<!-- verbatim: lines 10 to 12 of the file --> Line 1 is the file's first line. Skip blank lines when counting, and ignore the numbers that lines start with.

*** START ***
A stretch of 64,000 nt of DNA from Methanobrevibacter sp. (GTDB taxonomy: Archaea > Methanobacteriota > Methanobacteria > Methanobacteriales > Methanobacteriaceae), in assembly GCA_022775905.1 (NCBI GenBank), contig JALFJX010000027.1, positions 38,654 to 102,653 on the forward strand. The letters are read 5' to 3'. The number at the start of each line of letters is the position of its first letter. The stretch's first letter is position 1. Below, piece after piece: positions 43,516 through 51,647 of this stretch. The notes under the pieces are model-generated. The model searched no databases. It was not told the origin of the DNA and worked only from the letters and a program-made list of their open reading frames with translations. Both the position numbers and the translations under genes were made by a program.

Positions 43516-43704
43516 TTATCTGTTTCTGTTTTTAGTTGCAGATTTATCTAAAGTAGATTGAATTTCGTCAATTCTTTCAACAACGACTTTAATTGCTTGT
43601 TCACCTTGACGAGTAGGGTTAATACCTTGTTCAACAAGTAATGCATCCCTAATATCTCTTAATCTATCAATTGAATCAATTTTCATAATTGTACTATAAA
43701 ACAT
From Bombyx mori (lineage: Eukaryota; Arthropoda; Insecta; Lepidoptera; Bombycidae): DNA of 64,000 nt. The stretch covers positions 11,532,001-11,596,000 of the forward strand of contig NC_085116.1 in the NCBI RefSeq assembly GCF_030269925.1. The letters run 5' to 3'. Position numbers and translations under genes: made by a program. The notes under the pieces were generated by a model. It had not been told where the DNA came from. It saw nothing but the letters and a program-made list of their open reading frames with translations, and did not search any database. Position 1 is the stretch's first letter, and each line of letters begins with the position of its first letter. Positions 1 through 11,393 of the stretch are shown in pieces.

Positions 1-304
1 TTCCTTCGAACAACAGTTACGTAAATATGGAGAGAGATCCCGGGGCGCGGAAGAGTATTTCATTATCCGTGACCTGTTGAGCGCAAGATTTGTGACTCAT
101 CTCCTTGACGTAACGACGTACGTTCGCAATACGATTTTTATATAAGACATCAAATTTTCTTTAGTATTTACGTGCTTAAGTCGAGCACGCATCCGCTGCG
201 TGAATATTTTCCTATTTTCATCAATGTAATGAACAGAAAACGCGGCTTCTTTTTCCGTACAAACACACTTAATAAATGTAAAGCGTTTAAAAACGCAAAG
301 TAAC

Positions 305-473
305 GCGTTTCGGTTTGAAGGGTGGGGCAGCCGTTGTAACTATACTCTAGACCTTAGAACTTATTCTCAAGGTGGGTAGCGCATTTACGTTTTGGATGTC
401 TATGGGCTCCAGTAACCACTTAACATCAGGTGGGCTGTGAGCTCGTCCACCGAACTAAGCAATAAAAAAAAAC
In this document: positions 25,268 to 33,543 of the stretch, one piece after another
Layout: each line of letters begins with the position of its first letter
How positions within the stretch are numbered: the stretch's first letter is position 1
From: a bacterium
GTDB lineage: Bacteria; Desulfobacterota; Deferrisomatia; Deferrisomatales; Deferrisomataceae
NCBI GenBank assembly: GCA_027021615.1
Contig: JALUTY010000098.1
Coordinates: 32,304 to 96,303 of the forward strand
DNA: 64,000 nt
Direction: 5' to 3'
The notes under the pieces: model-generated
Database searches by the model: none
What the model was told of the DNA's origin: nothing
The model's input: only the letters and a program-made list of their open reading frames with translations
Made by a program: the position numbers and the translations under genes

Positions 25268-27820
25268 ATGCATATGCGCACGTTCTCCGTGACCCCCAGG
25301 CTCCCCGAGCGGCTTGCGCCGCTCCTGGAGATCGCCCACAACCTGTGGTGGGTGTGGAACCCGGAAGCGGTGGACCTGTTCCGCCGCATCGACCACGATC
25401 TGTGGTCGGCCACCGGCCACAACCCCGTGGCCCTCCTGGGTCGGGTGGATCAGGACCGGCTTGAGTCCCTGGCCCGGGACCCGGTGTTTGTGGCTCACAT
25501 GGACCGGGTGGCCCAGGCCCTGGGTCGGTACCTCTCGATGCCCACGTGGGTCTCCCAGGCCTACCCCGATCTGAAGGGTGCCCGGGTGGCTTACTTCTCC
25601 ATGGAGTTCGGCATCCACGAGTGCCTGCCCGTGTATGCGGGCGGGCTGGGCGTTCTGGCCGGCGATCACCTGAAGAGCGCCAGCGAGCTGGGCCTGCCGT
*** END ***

201 TGAATATTTTCCTATTTTCATCAATGTAATGAACAGAAAACGCGGCTTCTTTTTCCGTACAAACACACTTAATAAATGTAAAGCGTTTAAAAACGCAAAG
301 TAAC

Positions 305-473